On 30 December 2009, feeling ill and exhausted, he asked the council to look after his son, expecting that they would be reunited after "a couple of weeks". Four days later, he was shocked to learn that social workers proposed to keep Steven in care while they decided what would be in his long-term interests. Looking at the record of a meeting of professionals on 15 January, Mr Justice Jackson concluded: "Hillingdon had by now decided that it would not let Steven go home, but had not revealed this to Mr Neary. Its approach was rather to manage his opposition."

In February, a social worker sent an email to the support unit where Steven was being held, complaining about the father's persistence. The email said: "There is always going to be something or other that Mr Neary will bring up and more often than not we are having to appease his needs rather than Steven's." Mr Justice Jackson said that Mr Neary "had done nothing to deserve this disrespect".

In April, after Steven had wandered out of the unit where he was held, seized the glasses off a passer-by and thrown them on to the pavement, breaking them, the professionals decided to take out a Deprivation of Liberty Order. But they kept his father in the dark for three months, until Mr Neary was shocked to receive a letter in July telling him that Steven was to be kept in care permanently.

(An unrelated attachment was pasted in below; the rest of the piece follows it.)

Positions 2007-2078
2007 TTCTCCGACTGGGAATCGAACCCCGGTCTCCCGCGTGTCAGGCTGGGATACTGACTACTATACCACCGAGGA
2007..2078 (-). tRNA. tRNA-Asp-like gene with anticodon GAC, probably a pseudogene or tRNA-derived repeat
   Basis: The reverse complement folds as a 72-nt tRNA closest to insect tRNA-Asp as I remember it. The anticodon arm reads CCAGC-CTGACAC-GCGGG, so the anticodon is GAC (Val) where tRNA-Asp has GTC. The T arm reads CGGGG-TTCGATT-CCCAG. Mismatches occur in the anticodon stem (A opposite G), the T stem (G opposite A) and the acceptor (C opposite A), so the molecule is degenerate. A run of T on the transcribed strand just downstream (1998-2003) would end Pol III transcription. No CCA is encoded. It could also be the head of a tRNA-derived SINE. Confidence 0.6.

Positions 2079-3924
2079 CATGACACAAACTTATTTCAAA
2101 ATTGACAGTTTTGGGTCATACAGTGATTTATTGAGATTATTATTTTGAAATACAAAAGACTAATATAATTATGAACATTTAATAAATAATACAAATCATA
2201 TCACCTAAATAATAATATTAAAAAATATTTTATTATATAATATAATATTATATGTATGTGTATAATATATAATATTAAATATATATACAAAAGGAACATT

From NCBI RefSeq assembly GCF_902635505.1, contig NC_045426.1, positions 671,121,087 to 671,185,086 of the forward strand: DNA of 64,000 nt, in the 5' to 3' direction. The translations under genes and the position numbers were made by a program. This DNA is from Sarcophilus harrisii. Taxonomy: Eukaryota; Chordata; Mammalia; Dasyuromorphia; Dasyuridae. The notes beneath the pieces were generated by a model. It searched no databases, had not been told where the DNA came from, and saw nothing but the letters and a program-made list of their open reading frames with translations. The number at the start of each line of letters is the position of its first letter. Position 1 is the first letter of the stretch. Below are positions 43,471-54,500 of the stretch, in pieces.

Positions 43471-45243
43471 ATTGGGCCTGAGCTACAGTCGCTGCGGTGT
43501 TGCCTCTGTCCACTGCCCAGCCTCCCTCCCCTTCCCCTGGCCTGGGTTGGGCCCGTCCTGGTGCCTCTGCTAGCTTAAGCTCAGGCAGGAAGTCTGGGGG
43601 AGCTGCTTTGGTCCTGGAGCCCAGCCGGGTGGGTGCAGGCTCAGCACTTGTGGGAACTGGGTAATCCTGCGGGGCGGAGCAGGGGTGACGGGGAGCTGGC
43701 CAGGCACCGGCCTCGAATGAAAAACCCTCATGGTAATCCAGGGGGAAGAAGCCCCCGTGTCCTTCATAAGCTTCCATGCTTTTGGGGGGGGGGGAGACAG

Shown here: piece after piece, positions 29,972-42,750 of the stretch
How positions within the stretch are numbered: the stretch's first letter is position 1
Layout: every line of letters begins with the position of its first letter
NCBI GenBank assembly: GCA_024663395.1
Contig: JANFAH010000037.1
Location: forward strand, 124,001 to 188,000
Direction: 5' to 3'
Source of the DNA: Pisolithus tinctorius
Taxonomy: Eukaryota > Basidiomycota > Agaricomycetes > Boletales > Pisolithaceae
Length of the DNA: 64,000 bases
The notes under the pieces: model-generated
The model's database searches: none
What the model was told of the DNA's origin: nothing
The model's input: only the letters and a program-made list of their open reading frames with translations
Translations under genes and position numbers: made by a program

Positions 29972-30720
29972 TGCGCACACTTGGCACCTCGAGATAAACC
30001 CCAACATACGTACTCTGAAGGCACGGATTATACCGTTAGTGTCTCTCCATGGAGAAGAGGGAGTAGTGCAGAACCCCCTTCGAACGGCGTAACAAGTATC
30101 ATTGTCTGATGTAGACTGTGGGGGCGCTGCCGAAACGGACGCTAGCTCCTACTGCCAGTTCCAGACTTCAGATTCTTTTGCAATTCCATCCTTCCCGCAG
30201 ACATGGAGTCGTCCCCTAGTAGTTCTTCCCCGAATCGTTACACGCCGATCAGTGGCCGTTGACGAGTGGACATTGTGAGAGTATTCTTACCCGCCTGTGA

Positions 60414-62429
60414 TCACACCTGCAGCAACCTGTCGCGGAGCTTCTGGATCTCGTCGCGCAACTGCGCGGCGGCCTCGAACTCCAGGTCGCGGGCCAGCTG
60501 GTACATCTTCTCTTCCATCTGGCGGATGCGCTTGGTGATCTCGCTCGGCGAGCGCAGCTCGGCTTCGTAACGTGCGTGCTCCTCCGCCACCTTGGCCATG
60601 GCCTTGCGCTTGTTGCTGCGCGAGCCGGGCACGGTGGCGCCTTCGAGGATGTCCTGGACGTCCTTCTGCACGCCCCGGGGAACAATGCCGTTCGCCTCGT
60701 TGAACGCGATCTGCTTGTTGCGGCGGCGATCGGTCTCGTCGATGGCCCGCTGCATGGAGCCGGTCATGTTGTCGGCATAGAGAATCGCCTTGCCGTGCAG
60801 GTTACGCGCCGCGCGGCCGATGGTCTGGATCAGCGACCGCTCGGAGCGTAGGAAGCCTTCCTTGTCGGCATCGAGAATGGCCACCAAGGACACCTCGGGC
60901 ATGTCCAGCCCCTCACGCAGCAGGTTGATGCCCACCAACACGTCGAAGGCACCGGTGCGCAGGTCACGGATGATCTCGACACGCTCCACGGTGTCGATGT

The judge said that by keeping Steven in a home against his family's wishes, the council breached ancient rights that were written into the Magna Carta in 1215.

After the hearing, Linda Sanders, director of social care at Hillingdon Council, said: "I would like to apologise to Steven and his father. It is clear that there have been times when we have let both of them down."

Liberty and open justice: A landmark case

June 2009 The Independent applies to attend proceedings at the Court of Protection, which until now have been kept secret.

30 December 2009 Mark Neary asks Hillingdon Council to take care of his son, Steven, for what he thought would be merely a few days while he recovered from an illness.

4 January 2010 A professionals' meeting considers keeping Steven in care longer in order to assess his condition.

22 February 2010 A social worker complains about Steven's father in an email, saying: "There is always going to be something or other that Mr Neary will bring up" – a comment which the judge said Mark Neary had "done nothing to deserve".

11 April 2010 Steven escapes from care.

15 April 2010 An order is signed depriving Steven of his liberty, while his father is kept in the dark.

13 May 2010 A judge makes a landmark ruling in favour of The Independent's legal challenge to attend a separate Court of Protection case.

8 July 2010 Hillingdon Council writes to Mr Neary telling him that his son will not be returning home. He decides to go public on the case.

23 December 2010 Steven's case goes to court for the first time, where an interim order that he be allowed to go home is subsequently granted.

28 February 2011 A judge rules that the Neary case can be reported by the media for the first time, as Mr Neary describes in court how he felt "powerless" after the council prevented his son's return home.

9 June 2011 Hillingdon Council apologises to Mark Neary after the court rules that Steven had been illegally detained.